2.  Running-is-best assumes you don’t have a limiting physical condition.  Asthma, gout, arthritis, injuries, third-trimester pregnancy, vertigo…  I can’t tell you how many self-defense teachers will brush those concerns aside with, “Adrenaline will make it possible!” or “You’ll be surprised what you can do when you have to!” or the most toxic “You can do it if you really try!”

And if we all clap our hands and really-o truly-o believe, Tinkerbell shall fly again.

Y’all know by now I deal with hip dysplasia.  That hip has collapsed unexpectedly while I’m just walking.  I and others who deal with similar and more severe issues know better than to count on The Think Method as our primary means of escaping trouble with a capital T.

3.  Running-is-best assumes you aren’t in the company of someone who needs your help in the face of a threat.  A child.   An older parent.  A partner or friend who uses mobility aids to get around.  Someone who has, say, hip dysplasia.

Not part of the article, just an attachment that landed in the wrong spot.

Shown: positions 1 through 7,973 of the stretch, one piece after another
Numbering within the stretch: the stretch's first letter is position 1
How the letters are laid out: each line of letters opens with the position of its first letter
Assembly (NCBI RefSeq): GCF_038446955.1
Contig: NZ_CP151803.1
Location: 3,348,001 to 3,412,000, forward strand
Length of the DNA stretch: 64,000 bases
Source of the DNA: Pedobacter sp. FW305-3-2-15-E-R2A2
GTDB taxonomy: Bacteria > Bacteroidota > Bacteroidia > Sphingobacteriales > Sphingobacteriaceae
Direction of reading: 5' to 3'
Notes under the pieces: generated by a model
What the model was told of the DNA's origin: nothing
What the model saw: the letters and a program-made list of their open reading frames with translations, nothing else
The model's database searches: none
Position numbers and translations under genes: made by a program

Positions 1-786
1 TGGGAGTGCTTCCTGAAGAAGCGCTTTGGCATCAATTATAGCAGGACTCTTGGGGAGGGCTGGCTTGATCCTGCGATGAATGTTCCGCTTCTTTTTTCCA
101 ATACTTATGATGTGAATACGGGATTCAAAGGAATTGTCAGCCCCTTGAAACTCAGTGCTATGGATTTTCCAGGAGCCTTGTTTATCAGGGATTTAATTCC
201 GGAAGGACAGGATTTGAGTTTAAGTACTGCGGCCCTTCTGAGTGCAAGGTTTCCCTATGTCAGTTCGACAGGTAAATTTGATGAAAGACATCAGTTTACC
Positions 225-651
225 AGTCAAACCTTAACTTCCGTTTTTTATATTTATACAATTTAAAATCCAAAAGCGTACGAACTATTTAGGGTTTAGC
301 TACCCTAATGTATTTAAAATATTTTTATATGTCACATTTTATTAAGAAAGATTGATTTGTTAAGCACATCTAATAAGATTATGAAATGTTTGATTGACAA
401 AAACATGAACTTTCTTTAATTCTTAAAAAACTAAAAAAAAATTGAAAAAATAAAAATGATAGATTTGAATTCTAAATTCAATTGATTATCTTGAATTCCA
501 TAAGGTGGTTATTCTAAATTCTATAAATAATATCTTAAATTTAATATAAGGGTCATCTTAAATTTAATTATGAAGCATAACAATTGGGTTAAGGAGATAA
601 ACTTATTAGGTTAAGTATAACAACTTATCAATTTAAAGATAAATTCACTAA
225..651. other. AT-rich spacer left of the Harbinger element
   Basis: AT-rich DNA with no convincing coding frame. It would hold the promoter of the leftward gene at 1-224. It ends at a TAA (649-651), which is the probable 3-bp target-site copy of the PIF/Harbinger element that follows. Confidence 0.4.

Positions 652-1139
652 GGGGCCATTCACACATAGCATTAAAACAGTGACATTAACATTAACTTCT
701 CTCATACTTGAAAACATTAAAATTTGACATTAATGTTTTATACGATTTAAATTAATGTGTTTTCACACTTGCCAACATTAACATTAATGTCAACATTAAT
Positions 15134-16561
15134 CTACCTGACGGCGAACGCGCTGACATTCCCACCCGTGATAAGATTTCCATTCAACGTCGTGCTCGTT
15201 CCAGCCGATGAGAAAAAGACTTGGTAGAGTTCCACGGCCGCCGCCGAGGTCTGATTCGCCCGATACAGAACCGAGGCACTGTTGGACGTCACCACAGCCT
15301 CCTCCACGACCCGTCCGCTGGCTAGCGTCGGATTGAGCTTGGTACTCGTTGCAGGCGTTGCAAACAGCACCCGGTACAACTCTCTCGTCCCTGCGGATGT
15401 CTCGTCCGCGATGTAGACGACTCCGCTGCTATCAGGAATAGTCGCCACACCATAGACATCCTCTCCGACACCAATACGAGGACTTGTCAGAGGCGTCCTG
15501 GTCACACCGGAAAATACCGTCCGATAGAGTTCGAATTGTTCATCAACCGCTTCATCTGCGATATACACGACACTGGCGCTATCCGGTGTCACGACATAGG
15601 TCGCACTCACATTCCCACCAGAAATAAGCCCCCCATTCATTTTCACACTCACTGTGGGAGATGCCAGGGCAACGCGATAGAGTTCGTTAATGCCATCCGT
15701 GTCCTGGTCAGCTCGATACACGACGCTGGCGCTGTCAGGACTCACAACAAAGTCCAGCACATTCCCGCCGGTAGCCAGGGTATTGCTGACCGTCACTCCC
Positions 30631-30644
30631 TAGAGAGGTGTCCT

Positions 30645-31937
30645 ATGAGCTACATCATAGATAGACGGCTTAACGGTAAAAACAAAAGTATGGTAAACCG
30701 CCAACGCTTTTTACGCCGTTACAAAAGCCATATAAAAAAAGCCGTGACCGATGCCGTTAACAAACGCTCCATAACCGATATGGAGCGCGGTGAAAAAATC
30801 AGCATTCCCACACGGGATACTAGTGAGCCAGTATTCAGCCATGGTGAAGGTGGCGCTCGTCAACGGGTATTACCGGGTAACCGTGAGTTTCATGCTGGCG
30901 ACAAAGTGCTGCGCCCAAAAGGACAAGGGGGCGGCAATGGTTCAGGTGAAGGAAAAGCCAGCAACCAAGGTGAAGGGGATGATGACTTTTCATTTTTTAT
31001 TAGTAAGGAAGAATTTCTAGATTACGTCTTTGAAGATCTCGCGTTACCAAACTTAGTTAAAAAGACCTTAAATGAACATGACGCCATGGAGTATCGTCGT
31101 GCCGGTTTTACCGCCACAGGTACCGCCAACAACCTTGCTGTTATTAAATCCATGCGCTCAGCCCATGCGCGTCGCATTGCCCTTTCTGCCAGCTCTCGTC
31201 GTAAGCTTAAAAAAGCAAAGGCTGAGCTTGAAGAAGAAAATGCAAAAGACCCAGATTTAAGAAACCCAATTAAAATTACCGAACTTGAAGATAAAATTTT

Most assuredly, you might still be able to run.  But it’s bad form to leave behind those who can’t run away from what you’re escaping.

4.  And running-is-best assumes you have a place to run to that is better than where you’re running from.  I understand the urge to believe anywhere is better, but that’s a false—and therefore dangerous—belief.

Consider the 11-year-old boy who, lost in the woods, hid from would-be rescuers for four days because his parents had been very clear on “stay away from strangers,” but never added, “go toward these people.”  And all it takes is one wrong turn to go from a populated area that might discourage an attacker to a deserted alley holding no deterrence at all.

To sum up: The tactic of running is most likely to succeed when you are alone, dressed to run, fit and able to run faster and farther than your attacker, and have a safe destination in mind.

So… what about all those other times?

Buy time, and buy it loudly.

As I said above, every act of resistance—every choice that is not total compliance—is an escalation of the encounter.  The attacker’s response to the escalation is not within the victim’s scope of control, but the victim can do things to deter or narrow responses.